Thursday, October 22, 2009
On Wednesday in Houston there was an interesting conference called "The Truth About Smart Growth: Setting the Stage for the Housing Collapse--National Conference on What Works and What Hurts." It was organized by Houstonians for Responsible Growth, a local developers' PAC that advocates generally on the pro-property rights side of various issues. The conference was co-sponsored by Heritage, Reason, Cato, and several other groups. It had a lineup of speakers that included some of the nation's leading land use scholars from the libertarian perspective.
Tory Gattis was recruited to give the introduction and to moderate. Gattis is a social systems architect in Houston whose insightful commentary on his Houston Strategies and Opportunity Urbanist blogs has made him one of the leading voices on land use issues in Houston. Among the highlights from the speakers:
Sam Staley of the Reason Foundation spoke about Houston's land use system compared to the dominant mode of planning and zoning in other American cities. Staley says that Houston's system is superior because it is dynamic, flexible, and responsive to the market. These factors actually enable Houston to offer some of the types of development that proponents of smart growth want--such as higher density and mixed use--without the increased costs caused by overregulation. He correctly observed that Houston is not "unplanned," but rather that it has mostly private planning, through covenants and site development platting. Staley warned Houston against adopting zoning or more stringent land use regulations.
Wendell Cox of Demographia then presented "How Texas Averted the Great Recession." There are many Texans who have been hurt by the recession, but Cox is generally correct that it hasn't been as bad in Texas as in many other parts of the country. One of the reasons is the nature of Texas's economy, and another is that there wasn't really a housing bubble to begin with here. Cox argued that the more permissive land use regulatory environment allowed development to more accurately track the market demand in Texas, and that adopting smart growth policies would drive up the median multiple (ratio of average home price to income) to an unacceptable level.
Luis Vera of LULAC spoke in support of Proposition 11, which will essentially constitutionalize Texas's anti-Kelo prohibition of economic development takings. I'll post more on Prop 11 soon. Vera gave an interesting speech talking about land use and housing policy as possibly the next great civil rights issue, in part because of the disproportionate impact that eminent domain sometimes has on minority neighborhoods; he said (I paraphrase) something like: we (i.e. LULAC and property rights groups) may not agree on things like immigration, but we agree on keeping the American Dream alive.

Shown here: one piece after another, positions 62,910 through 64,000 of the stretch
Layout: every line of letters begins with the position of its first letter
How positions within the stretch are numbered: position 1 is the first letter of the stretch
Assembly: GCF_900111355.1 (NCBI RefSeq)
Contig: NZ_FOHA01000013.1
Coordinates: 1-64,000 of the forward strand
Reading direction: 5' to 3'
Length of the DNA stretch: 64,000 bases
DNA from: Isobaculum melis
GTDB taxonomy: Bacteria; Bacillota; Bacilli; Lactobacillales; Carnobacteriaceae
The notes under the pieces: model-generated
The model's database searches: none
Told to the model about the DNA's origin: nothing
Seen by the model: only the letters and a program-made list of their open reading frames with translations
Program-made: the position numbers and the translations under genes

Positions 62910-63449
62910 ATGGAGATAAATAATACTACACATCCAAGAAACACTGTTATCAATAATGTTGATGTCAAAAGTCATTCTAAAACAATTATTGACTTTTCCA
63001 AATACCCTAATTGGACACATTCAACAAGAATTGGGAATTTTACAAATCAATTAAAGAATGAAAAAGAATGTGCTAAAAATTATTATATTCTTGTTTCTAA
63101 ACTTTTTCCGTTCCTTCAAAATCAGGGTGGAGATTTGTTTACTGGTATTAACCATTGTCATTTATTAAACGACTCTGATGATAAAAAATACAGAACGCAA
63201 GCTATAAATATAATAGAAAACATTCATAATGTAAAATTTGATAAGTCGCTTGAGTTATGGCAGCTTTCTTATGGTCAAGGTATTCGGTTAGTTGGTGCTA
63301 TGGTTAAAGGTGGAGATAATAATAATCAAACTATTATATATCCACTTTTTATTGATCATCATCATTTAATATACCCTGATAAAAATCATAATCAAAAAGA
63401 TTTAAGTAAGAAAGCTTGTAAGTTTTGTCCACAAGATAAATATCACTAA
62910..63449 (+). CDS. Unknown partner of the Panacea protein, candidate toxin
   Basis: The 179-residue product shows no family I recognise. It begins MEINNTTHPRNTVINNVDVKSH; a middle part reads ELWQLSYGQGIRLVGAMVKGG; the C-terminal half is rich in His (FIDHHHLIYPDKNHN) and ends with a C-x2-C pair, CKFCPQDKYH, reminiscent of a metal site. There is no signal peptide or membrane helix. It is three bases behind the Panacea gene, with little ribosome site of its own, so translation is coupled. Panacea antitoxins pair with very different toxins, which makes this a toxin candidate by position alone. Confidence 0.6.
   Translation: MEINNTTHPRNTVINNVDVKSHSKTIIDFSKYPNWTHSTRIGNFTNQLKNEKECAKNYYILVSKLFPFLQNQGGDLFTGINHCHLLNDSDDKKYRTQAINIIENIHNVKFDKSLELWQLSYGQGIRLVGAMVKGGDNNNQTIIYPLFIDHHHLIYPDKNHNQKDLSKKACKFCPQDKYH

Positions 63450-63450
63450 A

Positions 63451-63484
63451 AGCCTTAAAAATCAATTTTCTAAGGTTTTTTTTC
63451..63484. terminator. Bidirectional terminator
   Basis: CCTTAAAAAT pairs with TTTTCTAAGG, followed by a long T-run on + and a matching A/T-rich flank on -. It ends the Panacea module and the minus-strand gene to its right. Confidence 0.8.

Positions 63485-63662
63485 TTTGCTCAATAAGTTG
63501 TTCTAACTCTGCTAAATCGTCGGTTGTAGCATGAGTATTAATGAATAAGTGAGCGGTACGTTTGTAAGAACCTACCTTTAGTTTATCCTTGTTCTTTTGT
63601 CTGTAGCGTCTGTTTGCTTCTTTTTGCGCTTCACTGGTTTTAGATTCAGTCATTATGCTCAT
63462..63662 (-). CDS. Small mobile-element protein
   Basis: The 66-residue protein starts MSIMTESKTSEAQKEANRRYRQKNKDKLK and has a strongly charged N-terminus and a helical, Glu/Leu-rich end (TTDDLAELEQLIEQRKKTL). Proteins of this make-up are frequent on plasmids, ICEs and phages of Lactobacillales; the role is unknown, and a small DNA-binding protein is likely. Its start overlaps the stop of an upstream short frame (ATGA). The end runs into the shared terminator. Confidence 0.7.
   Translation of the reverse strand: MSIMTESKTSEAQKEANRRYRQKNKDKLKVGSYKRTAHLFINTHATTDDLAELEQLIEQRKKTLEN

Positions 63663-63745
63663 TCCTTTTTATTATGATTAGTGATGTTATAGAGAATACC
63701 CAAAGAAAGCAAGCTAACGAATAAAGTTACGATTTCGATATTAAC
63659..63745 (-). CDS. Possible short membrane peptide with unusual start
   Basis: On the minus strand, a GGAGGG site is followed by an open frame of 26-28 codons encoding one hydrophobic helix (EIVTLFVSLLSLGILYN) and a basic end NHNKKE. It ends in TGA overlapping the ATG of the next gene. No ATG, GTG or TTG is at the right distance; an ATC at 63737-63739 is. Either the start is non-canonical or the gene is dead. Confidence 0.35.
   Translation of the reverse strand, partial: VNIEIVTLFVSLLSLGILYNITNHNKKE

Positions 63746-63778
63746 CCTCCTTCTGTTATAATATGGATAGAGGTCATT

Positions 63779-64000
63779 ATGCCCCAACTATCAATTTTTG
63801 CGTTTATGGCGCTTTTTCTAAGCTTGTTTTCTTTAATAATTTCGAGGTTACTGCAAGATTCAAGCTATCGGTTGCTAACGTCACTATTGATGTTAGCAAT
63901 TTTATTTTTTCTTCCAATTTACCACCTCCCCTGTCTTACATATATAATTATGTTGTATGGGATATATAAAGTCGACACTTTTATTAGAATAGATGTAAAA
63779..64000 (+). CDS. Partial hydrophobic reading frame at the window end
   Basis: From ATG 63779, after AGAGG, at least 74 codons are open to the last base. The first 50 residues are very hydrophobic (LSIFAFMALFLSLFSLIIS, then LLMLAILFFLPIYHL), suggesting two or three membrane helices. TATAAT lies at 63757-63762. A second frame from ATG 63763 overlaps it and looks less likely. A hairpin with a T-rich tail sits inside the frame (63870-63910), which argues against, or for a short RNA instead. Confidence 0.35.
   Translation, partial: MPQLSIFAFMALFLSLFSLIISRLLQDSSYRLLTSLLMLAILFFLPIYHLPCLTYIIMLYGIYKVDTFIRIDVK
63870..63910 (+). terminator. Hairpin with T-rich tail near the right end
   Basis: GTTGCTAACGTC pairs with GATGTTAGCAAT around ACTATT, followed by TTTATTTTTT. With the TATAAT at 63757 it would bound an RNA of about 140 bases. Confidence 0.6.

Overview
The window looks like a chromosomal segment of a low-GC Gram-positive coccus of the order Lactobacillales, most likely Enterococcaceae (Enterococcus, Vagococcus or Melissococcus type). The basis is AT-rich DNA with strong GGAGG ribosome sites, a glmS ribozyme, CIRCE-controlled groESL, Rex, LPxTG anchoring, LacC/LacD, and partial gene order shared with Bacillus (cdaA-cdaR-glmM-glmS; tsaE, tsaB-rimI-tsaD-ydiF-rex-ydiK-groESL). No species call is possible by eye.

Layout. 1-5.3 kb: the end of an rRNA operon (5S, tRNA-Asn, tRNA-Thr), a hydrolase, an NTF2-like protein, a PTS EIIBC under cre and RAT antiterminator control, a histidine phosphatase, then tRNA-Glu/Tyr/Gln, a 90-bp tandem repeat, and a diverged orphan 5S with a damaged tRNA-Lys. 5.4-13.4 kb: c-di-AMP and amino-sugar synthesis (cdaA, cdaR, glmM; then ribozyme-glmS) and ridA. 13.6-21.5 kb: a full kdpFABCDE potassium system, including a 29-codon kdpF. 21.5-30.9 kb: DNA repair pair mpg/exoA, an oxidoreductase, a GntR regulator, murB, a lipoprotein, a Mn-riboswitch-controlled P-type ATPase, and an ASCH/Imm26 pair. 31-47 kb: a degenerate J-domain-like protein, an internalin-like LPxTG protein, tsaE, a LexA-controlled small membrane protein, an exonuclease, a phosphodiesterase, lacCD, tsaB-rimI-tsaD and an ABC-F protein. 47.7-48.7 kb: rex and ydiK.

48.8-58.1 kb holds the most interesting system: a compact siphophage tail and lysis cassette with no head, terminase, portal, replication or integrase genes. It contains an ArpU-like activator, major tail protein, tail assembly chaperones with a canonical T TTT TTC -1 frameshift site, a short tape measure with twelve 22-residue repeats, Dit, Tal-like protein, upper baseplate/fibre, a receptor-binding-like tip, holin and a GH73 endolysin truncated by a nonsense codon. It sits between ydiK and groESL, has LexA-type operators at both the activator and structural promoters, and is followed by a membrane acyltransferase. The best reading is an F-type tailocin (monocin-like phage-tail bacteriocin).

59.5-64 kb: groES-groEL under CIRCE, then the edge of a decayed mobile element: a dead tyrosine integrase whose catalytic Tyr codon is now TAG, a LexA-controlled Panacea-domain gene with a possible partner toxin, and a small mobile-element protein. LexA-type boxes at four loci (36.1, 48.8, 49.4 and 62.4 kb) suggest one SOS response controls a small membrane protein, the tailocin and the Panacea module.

Randal O'Toole, from the Cato Institute and the Antiplanner (and who has suggested that urban planning caused the housing bubble), spoke about the possibility of an "alternative vision" to achieve the goals of smart growth through less restrictive means. Turns out that this alternative vision is pretty much Houston. O'Toole has extensive command of housing statistics and regulatory policies from across the nation, and makes a good case that the non-zoning approach is at least partly responsible for the areas in which Houston has outperformed other cities. There were a few other interesting speakers as well, about which I might post later.
So is Smart Growth (or perhaps more accurately, government regulatory policies intended to achieve Smart Growth) really that bad? The speakers at this conference are among the land use experts who make the best case against it. At the end of the conference I spoke with Joshua Sanders, the Executive Director of Houstonians for Responsible Growth, and he indicated that the audio/video links might be put online; if they do, I will post them.
UPDATE: Tory Gattis has a post up on Houston Strategies with some thoughts on the speakers' presentations and the text of his introductory remarks.
Monday, October 19, 2009
Andrew M. Manshel (executive vice president, Greater Jamaica Development Corp.) has written A Place is Better than a Plan: Revitalizing Urban Areas is Best Done Through Small Improvements, not Grand Designs for the Autumn 2009 issue of City Journal. The summary:
The importance of small ideas to urban revitalization isn’t widely appreciated. Particularly in the most recent real-estate cycle, many planners, design professionals, and developers produced grand schemes instead. But profound change is more likely to result from a deeply considered idea that alters an essential component of an urban environment than from an elaborate master plan that requires abundant resources and considerable political capital. While some large-scale plans, like Rockefeller Center, are successful, most become impersonal, overbearing failures—or, even more often, are stillborn, the victims of the long process of assemblage, environmental remediation, community participation, zoning adoption, and the securing of financing.
Manshel uses the example of putting movable chairs in several small New York parks beginning in the 1980s to convey a message of personal control over social arrangements, trust, and safety. He seems to be telling a story that is sort of Jane Jacobs-meets-broken windows theory. Plus there is a shout-out to Houston's new downtown urban park, Discovery Green.
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